Hong Kong move to ban ivory trade welcomed

2016-01-14 20:20


Multimedia   ·   User Galleries   ·   News in Pictures Send us your pictures  ·  Send us your stories

Johannesburg - A pledge by Hong Kong to ban its ivory trade has been welcomed by conservationists who describe it as a key step toward curbing the slaughter of African elephants.

Hong Kong's leader, Chief Executive Leung Chun-ying, said in Hong Kong on Wednesday that the semi-autonomous Chinese city will take steps to implement a total ban on the sale of ivory because of concern about poaching that has sharply reduced elephant populations in many parts of Africa.

Hong Kong will take legislative measures as soon as possible to ban the import and export of elephant hunting trophies and explore other legislation as part of its effort to phase out the local ivory trade, Leung said.

Moves to ban the trade by the government in Hong Kong, a major conduit for ivory bound for mainland China, would dovetail with similar pledges by Beijing. Hong Kong's Basic Law, a kind of mini-constitution, grants the city a high degree of control over its own affairs.

In a statement, Peter Knights, executive director of San Francisco-based WildAid, congratulated Hong Kong for what he called "this historic step."

The World Wide Fund for Nature also welcomed the pledge, urging the government to quickly develop a clear timetable for implementation.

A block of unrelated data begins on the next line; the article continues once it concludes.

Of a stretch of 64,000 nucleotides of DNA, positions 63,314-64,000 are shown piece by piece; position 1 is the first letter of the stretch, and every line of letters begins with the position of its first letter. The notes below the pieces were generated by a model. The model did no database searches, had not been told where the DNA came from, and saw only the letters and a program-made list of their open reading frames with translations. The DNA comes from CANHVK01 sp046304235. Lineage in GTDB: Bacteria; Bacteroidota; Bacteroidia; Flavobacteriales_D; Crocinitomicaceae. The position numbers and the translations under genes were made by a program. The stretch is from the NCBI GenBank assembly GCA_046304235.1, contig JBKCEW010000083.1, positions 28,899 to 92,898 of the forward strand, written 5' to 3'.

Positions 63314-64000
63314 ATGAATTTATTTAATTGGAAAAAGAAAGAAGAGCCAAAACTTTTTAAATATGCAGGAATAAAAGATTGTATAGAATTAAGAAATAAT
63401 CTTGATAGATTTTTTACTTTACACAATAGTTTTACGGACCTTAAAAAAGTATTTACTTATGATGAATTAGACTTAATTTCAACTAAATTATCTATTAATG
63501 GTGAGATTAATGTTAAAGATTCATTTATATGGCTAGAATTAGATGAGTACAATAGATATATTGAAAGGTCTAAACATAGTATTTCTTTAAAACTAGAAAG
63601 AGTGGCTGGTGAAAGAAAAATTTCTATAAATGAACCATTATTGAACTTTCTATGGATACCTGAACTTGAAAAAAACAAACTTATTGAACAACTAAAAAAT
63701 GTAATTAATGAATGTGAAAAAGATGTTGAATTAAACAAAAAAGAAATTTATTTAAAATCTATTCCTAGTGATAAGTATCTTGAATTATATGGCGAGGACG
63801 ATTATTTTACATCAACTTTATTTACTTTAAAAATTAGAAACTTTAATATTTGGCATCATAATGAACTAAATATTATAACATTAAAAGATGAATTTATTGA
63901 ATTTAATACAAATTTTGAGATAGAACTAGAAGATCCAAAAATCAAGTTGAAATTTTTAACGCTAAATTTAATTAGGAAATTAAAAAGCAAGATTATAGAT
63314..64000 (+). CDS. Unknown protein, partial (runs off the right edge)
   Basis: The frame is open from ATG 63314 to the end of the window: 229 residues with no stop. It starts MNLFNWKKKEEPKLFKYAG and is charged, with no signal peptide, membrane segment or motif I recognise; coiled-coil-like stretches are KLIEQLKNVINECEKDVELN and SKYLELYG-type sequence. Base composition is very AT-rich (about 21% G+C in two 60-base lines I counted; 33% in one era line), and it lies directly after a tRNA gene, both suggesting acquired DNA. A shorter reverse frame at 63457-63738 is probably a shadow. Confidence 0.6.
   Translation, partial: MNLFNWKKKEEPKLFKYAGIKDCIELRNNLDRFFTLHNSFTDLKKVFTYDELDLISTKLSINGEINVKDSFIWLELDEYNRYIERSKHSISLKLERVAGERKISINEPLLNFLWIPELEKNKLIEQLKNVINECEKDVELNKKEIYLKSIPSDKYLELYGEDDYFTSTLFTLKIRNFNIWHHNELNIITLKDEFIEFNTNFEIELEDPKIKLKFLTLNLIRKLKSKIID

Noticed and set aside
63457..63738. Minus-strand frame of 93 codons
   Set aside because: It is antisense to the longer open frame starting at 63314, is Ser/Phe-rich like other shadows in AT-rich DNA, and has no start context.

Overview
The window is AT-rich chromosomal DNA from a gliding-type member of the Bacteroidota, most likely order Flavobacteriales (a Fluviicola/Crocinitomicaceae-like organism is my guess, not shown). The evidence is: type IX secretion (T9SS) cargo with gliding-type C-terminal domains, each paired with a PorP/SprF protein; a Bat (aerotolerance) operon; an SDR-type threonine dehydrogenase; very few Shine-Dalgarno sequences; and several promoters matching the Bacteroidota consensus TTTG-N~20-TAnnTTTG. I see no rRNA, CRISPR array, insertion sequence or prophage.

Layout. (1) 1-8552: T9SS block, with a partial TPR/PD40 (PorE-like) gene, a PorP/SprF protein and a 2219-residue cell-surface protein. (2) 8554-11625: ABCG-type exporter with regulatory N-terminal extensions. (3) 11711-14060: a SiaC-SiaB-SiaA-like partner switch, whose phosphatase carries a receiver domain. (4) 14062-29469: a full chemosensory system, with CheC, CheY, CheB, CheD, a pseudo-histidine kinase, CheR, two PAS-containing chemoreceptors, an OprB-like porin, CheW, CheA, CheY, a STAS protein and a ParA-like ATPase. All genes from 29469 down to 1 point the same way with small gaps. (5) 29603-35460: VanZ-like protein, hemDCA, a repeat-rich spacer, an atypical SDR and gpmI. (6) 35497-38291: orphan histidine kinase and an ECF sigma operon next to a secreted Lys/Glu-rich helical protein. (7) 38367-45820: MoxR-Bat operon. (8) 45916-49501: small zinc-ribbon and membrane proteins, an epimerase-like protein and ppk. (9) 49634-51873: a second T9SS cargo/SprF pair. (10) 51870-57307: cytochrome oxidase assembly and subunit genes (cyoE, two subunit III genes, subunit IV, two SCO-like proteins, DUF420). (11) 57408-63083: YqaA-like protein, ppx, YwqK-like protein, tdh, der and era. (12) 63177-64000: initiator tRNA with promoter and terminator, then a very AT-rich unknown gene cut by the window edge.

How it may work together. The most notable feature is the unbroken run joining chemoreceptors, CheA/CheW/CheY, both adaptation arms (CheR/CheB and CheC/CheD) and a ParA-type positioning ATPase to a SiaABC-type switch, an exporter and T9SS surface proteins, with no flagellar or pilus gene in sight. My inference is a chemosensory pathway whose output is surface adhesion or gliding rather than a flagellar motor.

China is the world's largest market for illegal ivory, which has been thriving under the cover of legal ivory sales. In September, US President Barack Obama and President Xi Jinping of China agreed to implement nearly complete bans on the ivory trade.

In December, Save the Elephants, a conservation group, announced new research showing the price of illegal raw ivory in China had dropped by almost half in the previous 18 months. It attributed the drop to Chinese moves to end the trade, growing awareness in China about the link between buying ivory and the slaughter of elephants, and the Chinese economic slowdown.

The research authors, Esmond Bradley Martin and Lucy Vigne, also produced a report last year that said more than 90% of ivory objects in Hong Kong, including rings, pendants and small figurines, are bought by mainland Chinese.

Read more on:    wwf  |  china  |  hong kong  |  ivory

Join the conversation!

24.com encourages commentary submitted via MyNews24. Contributions of 200 words or more will be considered for publication.

We reserve editorial discretion to decide what will be published.
Read our comments policy for guidelines on contributions.

Inside News24


Book flights

Compare, Book, Fly

Traffic Alerts
There are new stories on the homepage. Click here to see them.


Create Profile

Creating your profile will enable you to submit photos and stories to get published on News24.

Please provide a username for your profile page:

This username must be unique, cannot be edited and will be used in the URL to your profile page across the entire 24.com network.


Location Settings

News24 allows you to edit the display of certain components based on a location. If you wish to personalise the page based on your preferences, please select a location for each component and click "Submit" in order for the changes to take affect.

Facebook Sign-In

Hi News addict,

Join the News24 Community to be involved in breaking the news.

Log in with Facebook to comment and personalise news, weather and listings.